July 13

The Sapphires

sapphires“1968 was the year the planet went haywire. All around the globe, there were riots and revolution in the streets. There were hard drugs, soft drugs, free love and psychedelic music. There was the shock of Martin Luther King and Bobby Kennedy’s assassinations.

And dominating every other news story… There was Vietnam.

For four gorgeous young women from a remote Aboriginal mission, 1968 was the year that changed their lives forever. Sisters Gail, Julie and Cynthia, together with their cousin Kay, are discovered by Dave, a down-on-his-luck Irish musician with attitude, a taste for Irish whiskey and an ear for soul music. Dave steers the girls away from their country and western origins then flies them to the war-zones of South Vietnam, where they sing soul classics for the American Marines. On tour in the Mekong Delta, the girls sing up a storm, dodge bullets… And fall in love.

Inspired by a true story, THE SAPPHIRES is a triumphant celebration of youth, courage, love, family and soul music.” (The Sapphires Press Kit.)


“The Sapphires was inspired by a true story about four indigenous women: sisters Laurel Robinson and Lois Peeler and their cousins Beverley Briggs and Naomi Mayers. These four Yorta Yorta women, born along the Murray River, were part of an extended family who regularly sang together in their community during the 1960s and 1970s. They toured Vietnam in the late 1960s, singing to American troops during the prolonged Vietnam War. All four women still live in Australia, working tirelessly for indigenous peoples’ rights.” (ATOM)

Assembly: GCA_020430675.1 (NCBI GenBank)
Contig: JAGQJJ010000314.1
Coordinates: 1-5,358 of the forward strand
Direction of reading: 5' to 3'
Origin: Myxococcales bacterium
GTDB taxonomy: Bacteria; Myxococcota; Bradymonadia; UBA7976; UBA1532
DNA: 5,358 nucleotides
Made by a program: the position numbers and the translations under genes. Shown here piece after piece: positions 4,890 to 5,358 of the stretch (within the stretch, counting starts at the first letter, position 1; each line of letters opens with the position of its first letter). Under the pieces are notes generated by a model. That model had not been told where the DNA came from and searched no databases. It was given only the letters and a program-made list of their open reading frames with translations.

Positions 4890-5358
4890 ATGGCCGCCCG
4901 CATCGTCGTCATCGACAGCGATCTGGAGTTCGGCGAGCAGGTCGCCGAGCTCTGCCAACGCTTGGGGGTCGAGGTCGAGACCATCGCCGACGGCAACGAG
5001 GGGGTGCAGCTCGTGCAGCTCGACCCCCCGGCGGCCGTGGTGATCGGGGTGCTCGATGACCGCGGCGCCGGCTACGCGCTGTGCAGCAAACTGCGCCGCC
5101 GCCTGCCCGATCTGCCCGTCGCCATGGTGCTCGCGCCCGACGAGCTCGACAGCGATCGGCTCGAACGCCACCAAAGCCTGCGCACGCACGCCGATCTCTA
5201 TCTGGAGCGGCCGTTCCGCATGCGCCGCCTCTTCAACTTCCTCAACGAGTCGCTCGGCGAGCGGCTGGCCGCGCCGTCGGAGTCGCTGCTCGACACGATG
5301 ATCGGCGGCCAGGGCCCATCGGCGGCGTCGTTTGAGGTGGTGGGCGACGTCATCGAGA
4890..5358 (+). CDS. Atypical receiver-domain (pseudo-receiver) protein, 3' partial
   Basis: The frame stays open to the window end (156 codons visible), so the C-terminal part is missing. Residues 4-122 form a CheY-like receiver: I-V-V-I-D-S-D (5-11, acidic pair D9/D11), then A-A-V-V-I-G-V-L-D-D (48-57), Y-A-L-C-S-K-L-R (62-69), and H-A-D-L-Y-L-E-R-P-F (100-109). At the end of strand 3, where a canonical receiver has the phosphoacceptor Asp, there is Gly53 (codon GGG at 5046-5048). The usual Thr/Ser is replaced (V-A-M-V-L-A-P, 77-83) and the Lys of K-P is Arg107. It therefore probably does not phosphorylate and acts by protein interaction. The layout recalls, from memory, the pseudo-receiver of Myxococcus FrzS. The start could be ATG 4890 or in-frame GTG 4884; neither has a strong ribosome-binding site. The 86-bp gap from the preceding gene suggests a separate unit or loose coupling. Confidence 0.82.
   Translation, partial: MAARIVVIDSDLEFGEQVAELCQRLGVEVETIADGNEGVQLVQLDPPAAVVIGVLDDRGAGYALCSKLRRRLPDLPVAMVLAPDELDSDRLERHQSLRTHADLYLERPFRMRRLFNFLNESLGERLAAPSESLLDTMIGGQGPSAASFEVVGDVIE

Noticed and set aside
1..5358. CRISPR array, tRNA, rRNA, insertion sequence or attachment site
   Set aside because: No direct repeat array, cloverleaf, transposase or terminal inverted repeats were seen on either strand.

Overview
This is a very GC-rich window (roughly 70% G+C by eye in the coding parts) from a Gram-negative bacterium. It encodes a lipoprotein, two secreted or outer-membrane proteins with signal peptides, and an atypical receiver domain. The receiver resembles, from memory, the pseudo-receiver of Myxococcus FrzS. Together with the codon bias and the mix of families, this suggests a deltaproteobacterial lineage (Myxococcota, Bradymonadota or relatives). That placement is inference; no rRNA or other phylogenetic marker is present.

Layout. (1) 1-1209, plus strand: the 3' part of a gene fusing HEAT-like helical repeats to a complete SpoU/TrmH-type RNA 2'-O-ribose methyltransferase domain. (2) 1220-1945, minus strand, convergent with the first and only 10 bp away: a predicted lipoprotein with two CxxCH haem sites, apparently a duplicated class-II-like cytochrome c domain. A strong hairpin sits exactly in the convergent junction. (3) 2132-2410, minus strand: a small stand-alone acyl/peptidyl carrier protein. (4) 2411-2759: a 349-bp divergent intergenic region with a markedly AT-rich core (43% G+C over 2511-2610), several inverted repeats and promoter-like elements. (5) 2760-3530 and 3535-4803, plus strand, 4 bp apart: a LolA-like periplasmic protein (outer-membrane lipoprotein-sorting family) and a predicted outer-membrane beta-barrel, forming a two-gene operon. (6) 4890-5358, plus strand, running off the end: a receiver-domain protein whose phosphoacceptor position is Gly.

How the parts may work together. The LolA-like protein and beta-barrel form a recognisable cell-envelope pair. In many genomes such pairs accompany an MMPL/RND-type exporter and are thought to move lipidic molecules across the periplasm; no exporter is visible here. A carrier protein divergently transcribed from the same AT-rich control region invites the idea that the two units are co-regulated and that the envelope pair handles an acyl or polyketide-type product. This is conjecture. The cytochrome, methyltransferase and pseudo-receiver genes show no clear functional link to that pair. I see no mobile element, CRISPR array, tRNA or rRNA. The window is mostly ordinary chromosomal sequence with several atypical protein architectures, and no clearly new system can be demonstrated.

The resources below may be helpful to help you complete your assignment. Some issues to think about:

  • In 1962, the Menzies Government (1949-1966) amended the Commonwealth Electoral Act 1918 to enable all Indigenous Australians to enroll to vote in Australian federal elections. In 1965, Queensland became the last state to remove restrictions on Indigenous voting in state elections. (Wikipedia)
  • Despite not being eligible to vote, Aboriginal people still fought in the First and Second World Wars.
  • In real life, one of the Sapphires had to get parental permission to leave Australia because she was under 21 years old.
  • Two of the original Sapphires refused to sing for the troops because they did not believe Australia should be taking part in the Vietnam War.

Library Resources:

DVD0874 – The Sapphires

791.43 THO – The Sapphires screenplay by Tony Briggs and Keith Thompson


Internet Resources:

Review of the film

ACMI – The Sapphires Education Resource

Bellevue Theatre Teachers’ Notes for The Sapphires

The Press Kit, Australia at Cannes – The Sapphires

Screen Australia Study Guide for The Sapphires

Sapphires 2

The true story behind The Sapphires:

The story of the real Sapphires – Part 1, Part 2

The real Sapphires’ story

Racism at the time of the real Sapphires

Saluting the Sapphires

Voting rights for Aboriginal peoples

“The next journey for us now within filmmaking – within our storytelling – is to show the sense of humour that us blackfellas have in spades.”

Deborah Mailman